2.6.1 Marston Muse, Marston Hall, 1900, Iowa State University, Ames. Indiana limestone Dutchman. Carver Christoph Henning.
2.6.2 Marston Muse, Marston Engineering Hall, 1900, Iowa State University, Ames. Indiana limestone Dutchman replacement
2.6.3 Porter Tomb, Old North Cemetery, Hartford, CT. Overview with sandstone replacement plaque.
2.6.4 Porter Tomb, Old North Cemetery, Hartford, CT. Sandstone plaque. Carver Christoph Henning.
2.6.5 Defendants of New Haven, 1911, New Haven, CT. Modeling the replacement cannon ramrod and brush.
2.6.6 Defendants of New Haven, 1911, New Haven, CT. Modeling the replacement cannon ramrod and brush.
2.6.7 Mother and Boy, Henry Kreis, 1937, Stamford, CT. Mother's head with graffiti and losses.
2.6.8 Mother and Boy, Henry Kreis, 1937, Stamford, CT. Mother's head after color matched aggregate patches.
2.6.9 Mother and Boy, Henry Kreis, 1937, Stamford, CT. Boy's head with graffiti and losses.
2.6.10 Mother and Boy, Henry Kreis, 1937, Stamford, CT. Boy's head after color matched aggregate patches.
2.6.11 Soldiers and Sailors Monument, Melzar Mosman, 1876, Bridgeport, CT. Synthetic bronze replica cast to curb repeated theft.
2.6.12 Soldiers and Sailors Monument, Melzar Mosman, 1876, Bridgeport, CT. Resin replica cast to curb repeated theft.
2.6.13 Soldiers Monument Bridgeport
2.6.14 Pushetonequa, Christian Petersen, 1930, State Historical Society of Iowa, Des Moines. View of finishing replica.
2.6.15 Slate gravemarker, Victorian, Olde Burying Ground, Lexington, MA. Mortar replacement elements.
2.6.16 Noah Webster, Korczak Ziolkowski, 1932, West Hartford, CT. A view of lost and damaged proper left, index finger.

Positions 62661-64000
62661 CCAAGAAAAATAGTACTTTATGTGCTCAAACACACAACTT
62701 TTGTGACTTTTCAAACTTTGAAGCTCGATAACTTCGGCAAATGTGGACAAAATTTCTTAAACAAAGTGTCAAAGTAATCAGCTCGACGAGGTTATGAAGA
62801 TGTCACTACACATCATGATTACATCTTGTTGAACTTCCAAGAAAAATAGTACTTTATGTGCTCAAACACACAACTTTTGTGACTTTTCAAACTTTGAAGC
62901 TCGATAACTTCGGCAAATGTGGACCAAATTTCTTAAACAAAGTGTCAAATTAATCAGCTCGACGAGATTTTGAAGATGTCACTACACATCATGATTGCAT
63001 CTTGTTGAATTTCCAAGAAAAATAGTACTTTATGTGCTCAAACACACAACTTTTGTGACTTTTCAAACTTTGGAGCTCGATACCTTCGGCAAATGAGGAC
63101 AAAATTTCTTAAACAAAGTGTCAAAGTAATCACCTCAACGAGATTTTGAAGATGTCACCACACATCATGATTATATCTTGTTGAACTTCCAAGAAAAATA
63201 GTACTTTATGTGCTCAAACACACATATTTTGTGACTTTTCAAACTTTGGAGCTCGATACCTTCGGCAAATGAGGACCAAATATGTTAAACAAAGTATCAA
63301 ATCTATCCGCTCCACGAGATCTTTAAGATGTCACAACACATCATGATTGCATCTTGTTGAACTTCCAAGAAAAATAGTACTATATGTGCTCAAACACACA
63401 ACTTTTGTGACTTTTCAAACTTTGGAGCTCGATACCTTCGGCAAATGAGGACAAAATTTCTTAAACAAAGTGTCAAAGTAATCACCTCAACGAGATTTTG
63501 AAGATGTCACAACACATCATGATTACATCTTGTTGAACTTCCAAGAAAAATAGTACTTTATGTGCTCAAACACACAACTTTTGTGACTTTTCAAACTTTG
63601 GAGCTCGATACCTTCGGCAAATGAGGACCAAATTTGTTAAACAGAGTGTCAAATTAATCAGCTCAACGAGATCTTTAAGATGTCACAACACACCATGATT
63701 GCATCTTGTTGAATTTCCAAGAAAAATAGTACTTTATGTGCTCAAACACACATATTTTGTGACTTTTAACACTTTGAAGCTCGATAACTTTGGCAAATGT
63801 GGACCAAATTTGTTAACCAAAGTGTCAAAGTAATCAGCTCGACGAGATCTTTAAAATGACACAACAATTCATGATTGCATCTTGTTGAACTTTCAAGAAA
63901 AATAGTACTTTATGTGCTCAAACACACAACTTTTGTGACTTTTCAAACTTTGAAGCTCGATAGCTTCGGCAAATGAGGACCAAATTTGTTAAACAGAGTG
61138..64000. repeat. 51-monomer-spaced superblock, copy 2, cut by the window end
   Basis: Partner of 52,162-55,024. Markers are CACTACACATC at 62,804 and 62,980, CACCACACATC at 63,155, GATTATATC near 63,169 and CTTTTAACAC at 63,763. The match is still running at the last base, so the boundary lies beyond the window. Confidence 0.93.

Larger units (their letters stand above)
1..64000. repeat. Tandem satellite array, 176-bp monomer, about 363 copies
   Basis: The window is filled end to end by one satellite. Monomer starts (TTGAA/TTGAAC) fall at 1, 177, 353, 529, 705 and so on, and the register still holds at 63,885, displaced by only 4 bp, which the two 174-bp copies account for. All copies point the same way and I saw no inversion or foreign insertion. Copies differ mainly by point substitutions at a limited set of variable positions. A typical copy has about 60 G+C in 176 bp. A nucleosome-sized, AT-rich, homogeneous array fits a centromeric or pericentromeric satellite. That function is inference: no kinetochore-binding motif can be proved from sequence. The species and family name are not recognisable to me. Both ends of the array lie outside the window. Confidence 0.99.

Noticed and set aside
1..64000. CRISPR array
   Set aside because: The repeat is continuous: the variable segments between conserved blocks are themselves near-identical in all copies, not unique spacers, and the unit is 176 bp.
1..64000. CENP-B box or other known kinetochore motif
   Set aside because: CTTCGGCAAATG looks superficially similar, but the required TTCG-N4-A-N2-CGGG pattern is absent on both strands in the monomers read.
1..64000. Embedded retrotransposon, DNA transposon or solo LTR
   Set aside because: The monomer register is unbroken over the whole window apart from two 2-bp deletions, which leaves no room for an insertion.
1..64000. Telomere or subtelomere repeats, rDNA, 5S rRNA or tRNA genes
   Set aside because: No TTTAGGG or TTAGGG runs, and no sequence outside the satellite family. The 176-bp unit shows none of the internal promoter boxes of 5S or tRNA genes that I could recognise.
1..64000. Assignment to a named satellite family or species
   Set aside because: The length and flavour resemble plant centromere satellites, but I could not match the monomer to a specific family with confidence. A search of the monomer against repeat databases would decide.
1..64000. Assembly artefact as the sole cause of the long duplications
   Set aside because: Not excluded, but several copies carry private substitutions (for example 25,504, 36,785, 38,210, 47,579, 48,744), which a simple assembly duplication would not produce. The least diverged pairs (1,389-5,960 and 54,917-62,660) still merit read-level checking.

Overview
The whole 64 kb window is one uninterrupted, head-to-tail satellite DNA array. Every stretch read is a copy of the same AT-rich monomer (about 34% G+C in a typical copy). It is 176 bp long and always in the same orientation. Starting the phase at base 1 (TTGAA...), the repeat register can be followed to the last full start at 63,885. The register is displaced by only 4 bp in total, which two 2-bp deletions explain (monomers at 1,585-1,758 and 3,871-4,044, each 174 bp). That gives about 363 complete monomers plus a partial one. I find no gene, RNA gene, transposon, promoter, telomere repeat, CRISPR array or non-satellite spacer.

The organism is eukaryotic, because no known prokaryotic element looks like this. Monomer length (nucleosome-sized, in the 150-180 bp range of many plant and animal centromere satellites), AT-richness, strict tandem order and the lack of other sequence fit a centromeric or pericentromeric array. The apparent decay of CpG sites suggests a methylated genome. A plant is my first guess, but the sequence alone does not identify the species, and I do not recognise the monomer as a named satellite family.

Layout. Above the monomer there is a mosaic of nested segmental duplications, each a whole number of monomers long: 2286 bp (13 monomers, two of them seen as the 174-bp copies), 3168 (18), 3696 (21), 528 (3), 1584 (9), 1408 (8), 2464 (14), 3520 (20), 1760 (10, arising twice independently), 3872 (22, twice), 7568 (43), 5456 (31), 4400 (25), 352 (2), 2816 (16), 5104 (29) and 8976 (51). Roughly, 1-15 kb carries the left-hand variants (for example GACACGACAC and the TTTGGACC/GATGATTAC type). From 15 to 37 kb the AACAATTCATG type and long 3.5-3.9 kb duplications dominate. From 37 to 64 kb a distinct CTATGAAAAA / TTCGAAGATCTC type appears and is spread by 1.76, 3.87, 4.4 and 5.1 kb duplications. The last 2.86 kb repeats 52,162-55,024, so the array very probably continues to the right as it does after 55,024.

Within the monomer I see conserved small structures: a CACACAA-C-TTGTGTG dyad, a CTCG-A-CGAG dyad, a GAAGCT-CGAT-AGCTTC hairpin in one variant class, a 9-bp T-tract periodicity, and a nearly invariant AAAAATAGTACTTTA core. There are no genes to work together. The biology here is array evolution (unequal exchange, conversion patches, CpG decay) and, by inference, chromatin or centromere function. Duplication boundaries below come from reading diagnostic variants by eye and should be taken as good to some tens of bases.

2.6.17 Noah Webster, Korczak Ziolkowski, 1932, West Hartford, CT. Tennessee limestone Dutchman. Carver Christoph Henning.
2.6.18 Westport Minute Man Monument Wrought Iron Fence. Replacement elements.
Missing elements, or losses, can be visually detracting. More importantly, they can contribute to additional problems. Losses can threaten structural integrity, allow for damaging water ingress, or encourage theft of neighboring objects. Using historic photographs and models as visual guides, Conserve ART works closely with skilled stone carvers, such as Christoph Henning, and metal foundries to create missing items in stone and metal with comparable “like” materials to match the original. Similar stone for carved replacements, or “Dutchmen”, can often be obtained from historic quarries to match the original grain structure and color. Analysis can determine the exact alloy content of original metal casts to determine appropriate alloy content for casting matching replacement elements.
The use of dissimilar materials can have advantages. Replacement with composite patching and resin casts are desirable options for historic objects, particularly in a museum setting, that often allow for maximum retention of original material, differentiation of repairs from the original and increased retreatability. In the case of outdoor objects, particularly bronze sculpture, resin casts provide cost effective replacements that curb the repeated theft of attachments, such as swords and plaques, mindlessly taken for scrap metal.
Conserve ART Replacement Element Services:
- Material Analysis
- Coating Analysis
- Original Cleaning and Preparation
- Mold Making
- Studio Casting in Plasters, Resins, Aggregate Matched Composites
- Foundry Casting in Bronze and Zinc
- Stone Replacements or “Dutchmen” in Like Stone
- Composite Patching in Jahn, Edison Coatings and Customized Materials
- Finishing to Match Originals
- Anchoring and Attachment Systems